abridgment


Also found in: Dictionary, Thesaurus, Wikipedia.
Related to abridgment: unabridged
References in periodicals archive ?
4 (1) If in any action or other proceeding a question arises as to whether any law of Alberta abrogates, abridges or infringes, or authorizes the abrogation, abridgment or infringement, of any of the rights and freedoms herein recognized and declared, no adjudication on that question is valid unless notice has been given to the Minister of Justice and Attorney General.
And it ought to be preferred over Winkler's (Hackett 1996) popular abridgment for both reasons.
The term "blog" is an abridgment of the term "web log", which is an online diary or commentary usually maintained by an individual person or group.
Blog: A blog (an abridgment of the term Web log) is a Web site, usually maintained by an individual, with regular entries of commentary, descriptions of events, or other material such as graphics or video.
The 14th Amendment had prohibited any abridgment of the privileges or immunities of citizens without due process of law.
Editing, possible abridgment, and acceptance remain the prerogative of the Editors.
Contact your congressman toll-free at 877-851-6437 and ask him or her to oppose the "Local Law Enforcement" hate bill that's guaranteed to lead to the abridgment of First Amendment free speech and to a category of legal proceedings where the truth is no defense.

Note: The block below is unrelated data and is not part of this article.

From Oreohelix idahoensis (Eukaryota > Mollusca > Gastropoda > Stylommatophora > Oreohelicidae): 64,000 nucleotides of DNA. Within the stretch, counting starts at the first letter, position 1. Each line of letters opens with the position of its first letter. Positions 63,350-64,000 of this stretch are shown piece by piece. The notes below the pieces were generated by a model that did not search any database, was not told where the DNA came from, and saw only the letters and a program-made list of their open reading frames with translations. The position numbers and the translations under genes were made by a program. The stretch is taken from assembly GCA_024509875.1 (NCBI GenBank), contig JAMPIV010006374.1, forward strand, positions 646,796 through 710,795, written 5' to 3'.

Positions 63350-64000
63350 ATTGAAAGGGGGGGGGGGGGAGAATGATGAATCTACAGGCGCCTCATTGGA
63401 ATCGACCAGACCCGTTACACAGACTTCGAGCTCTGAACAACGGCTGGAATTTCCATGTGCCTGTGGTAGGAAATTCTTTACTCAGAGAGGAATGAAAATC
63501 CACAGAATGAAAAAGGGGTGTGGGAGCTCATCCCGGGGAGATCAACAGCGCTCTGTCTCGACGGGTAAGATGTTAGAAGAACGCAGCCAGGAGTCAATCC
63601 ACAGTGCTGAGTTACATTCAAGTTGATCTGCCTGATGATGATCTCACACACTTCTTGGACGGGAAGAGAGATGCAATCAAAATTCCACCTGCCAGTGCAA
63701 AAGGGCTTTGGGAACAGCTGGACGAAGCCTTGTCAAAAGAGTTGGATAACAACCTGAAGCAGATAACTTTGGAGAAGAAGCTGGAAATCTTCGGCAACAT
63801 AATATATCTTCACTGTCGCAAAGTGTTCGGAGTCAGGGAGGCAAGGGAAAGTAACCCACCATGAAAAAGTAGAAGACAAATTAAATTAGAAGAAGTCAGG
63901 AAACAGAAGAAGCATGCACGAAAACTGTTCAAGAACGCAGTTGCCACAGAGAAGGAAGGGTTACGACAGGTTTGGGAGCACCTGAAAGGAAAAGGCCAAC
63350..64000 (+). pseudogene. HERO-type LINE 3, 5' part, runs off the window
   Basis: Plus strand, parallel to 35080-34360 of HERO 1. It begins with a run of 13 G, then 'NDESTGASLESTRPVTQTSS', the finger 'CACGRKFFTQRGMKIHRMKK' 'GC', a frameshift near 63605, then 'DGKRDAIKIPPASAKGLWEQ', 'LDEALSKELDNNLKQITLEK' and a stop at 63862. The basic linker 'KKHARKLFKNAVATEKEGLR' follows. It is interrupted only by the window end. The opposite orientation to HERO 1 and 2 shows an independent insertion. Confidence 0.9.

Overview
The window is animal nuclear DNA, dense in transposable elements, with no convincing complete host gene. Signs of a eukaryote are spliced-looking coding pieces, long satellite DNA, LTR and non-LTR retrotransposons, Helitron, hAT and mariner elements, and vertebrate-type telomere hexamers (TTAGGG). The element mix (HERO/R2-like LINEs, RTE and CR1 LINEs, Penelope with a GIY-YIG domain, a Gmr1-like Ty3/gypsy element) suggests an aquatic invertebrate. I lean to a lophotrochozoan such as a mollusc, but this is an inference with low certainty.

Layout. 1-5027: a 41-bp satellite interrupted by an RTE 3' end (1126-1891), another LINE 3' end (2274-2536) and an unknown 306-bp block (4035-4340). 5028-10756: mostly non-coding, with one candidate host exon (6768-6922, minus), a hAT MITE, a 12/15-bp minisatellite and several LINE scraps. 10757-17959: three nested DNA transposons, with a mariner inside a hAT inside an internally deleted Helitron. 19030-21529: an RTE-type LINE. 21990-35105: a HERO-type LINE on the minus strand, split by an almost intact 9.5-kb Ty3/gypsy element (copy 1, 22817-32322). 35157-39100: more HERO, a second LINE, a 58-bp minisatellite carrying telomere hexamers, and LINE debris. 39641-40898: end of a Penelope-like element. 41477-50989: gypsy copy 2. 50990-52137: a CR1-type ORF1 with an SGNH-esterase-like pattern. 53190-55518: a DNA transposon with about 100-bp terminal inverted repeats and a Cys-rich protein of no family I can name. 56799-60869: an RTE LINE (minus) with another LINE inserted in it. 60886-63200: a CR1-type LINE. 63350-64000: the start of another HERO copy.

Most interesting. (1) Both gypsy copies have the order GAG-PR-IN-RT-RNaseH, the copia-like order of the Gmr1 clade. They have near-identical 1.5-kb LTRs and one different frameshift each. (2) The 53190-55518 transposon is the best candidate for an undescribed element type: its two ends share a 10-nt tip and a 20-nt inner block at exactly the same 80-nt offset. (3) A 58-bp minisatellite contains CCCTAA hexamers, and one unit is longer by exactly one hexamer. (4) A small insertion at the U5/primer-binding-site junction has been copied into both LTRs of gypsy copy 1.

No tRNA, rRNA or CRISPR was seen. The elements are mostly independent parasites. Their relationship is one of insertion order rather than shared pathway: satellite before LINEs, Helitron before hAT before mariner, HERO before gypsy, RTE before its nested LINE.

The Monkey & the Monk: An Abridgment of "The Journey to the West.
Much has been written about President Abraham Lincoln's abridgment of habeas corpus rights during the Civil War.
In three central chapters which focus on the novelistic practices of Samuel Richardson, Ann Radcliffe, and George Eliot, Price aligns the anthology with its disreputable cousins--the abridgment, the expurgated edition, the bowdlerization--in order to show how these little-studied forms exerted an influence on reading in the eighteenth and nineteenth centuries.
The first is about the abridgment of civil liberties, about the belief that people under the jurisdiction of our government should be afforded the protection of our laws.
A four-page piece on Proust draws on a staggering wealth of materials: a biography by Jean-Yves Tadie, a volume of Proust's letters, a "field guide" by Roger Shattuck, and an abridgment of A Remembrance of Things Past.